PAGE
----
Function.  Melts.  Form.

I LOVE – like so love – those three words in that order. The order is important!

It’s a title from a chapter in a book called, How Buildings Learn, by Stewart Brand. When I read it I couldn’t let that concept go.

What this means is that as the function of as specific artifact changes (in the case of the book I just mentioned, buildings), so do the structures within it.

This is EXACTLY the same when it comes to the body.

When you work at changing things on the level of function, other stuff in that structure, whether it is the entire organism, a bone formation, muscle group, or muscle, has to – and must – change too.

For instance:

  • When you start living at higher altitudes (function); slowly, the oxygen carrying capacity of your red bloods cells (form) changes.
  • When you start lifting heavier weights at the gym (function); slowly, the muscle tissue (form) changes.
  • When you start shifting your dietary regimen (function) to include “good for you fats” – like omega 3’s and good old fashion dairy fat – the cell membrane of your cells (form) changes to better conduct information across the cell membrane.
  • When you start changing your posture and how you use your skeleton (function); your body structure (form) changes.

This last example – your posture and skeleton and body structure – can go TWO WAYS in this story of function melting form:

WAY # 1: You use your posture and skeleton – your function – in a very inefficient and poor manner — >

Muscle pain, decreases in movement, muscle wasting, joint degeneration, and, a whole lot of bad body structures (form) that limits your function even more ensue. This can cause premature aging, diminished quality of life, less activity, sedentism (yes that is a word!), frailty, increased chance of mortality, and a whole host of other age-related problems.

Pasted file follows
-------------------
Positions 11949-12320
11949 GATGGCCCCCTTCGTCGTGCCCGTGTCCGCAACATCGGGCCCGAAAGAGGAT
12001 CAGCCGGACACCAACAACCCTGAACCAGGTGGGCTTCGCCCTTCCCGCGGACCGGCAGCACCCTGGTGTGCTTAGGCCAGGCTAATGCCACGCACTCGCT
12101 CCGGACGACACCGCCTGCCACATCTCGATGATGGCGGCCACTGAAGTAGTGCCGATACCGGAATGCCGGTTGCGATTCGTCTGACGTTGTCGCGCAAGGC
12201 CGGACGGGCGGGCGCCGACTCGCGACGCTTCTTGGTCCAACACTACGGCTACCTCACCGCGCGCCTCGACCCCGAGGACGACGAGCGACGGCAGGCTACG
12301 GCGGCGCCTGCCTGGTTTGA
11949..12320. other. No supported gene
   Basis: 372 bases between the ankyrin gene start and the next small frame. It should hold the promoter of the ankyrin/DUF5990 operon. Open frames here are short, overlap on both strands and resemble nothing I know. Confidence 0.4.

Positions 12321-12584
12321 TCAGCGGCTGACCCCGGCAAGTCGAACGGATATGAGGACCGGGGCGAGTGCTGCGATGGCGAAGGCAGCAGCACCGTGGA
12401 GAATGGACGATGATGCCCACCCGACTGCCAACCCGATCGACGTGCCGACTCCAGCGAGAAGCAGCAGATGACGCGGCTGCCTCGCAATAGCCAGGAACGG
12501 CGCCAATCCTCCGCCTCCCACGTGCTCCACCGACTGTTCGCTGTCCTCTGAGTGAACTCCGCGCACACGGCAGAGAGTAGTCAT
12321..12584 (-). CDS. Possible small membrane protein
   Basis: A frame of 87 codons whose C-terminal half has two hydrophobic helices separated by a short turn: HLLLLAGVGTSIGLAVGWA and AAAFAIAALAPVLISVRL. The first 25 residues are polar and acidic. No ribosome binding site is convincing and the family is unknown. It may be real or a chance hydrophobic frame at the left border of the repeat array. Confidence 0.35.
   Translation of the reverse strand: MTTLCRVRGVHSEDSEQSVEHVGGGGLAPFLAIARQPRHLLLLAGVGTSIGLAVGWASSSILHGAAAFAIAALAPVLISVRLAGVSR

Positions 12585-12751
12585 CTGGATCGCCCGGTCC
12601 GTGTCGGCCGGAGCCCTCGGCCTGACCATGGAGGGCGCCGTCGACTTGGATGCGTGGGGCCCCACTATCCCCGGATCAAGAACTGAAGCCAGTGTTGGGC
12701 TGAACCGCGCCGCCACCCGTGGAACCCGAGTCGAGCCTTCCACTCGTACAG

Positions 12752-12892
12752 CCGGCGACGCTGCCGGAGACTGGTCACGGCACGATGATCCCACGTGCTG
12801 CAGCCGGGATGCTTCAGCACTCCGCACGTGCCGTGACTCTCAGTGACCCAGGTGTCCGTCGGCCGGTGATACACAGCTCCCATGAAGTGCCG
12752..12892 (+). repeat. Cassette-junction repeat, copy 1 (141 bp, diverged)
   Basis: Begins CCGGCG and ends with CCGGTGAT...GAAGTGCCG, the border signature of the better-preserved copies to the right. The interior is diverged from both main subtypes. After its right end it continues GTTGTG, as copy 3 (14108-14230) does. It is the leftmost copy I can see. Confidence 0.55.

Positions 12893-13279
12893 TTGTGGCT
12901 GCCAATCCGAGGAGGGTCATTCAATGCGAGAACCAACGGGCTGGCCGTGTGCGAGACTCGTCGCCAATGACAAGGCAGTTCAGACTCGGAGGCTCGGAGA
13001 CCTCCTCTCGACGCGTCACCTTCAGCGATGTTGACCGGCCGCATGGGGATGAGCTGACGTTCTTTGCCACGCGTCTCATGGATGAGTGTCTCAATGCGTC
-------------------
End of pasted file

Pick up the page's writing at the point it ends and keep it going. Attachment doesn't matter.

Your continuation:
Sounds appealing doesn’t it? (insert sarcasm)

Or there is this way…..

WAY # 2: You learn how to use your posture and skeleton – your function – optimally and with efficiency in a way that demands the least amount of effort on the body for the task at hand –>

Optimal muscle mechanics, muscle maintenance or even gain, healthy joints and a whole lot of good body structure (form) that encourages and promotes you to function at your highest capacity ensues.

Which would you rather have?

Most people want WAY #2, but they are completely stuck in the functional reality of Way #1.

They think that quick fixes and dream creams will solve their problems. Sorry darlings, to improve your form for long lasting change, your function must change, and it must change consistently.

When you make your function slant towards the more optimal side of the continuum, the form of optimal……follows!

Trust me on this one, you want optimal right now, because having just “good enough” won’t cut it later on.

I studied this concept extensively while doing my Masters.

Now, I rarely mention my post-graduate education, but here is where it fits in really nicely. The evidence for keeping physical function at its most optimum is staggering when it comes to living successfully into older ages.

Basically, you have to ask yourself this question: Do I want to age “usually” or “successfully”?

If you aren’t sure how to figure out if you are using your function in the most optimal and successful way possible, here is one way to check it out – my post on finding proper posture.

Many who have are glad they did.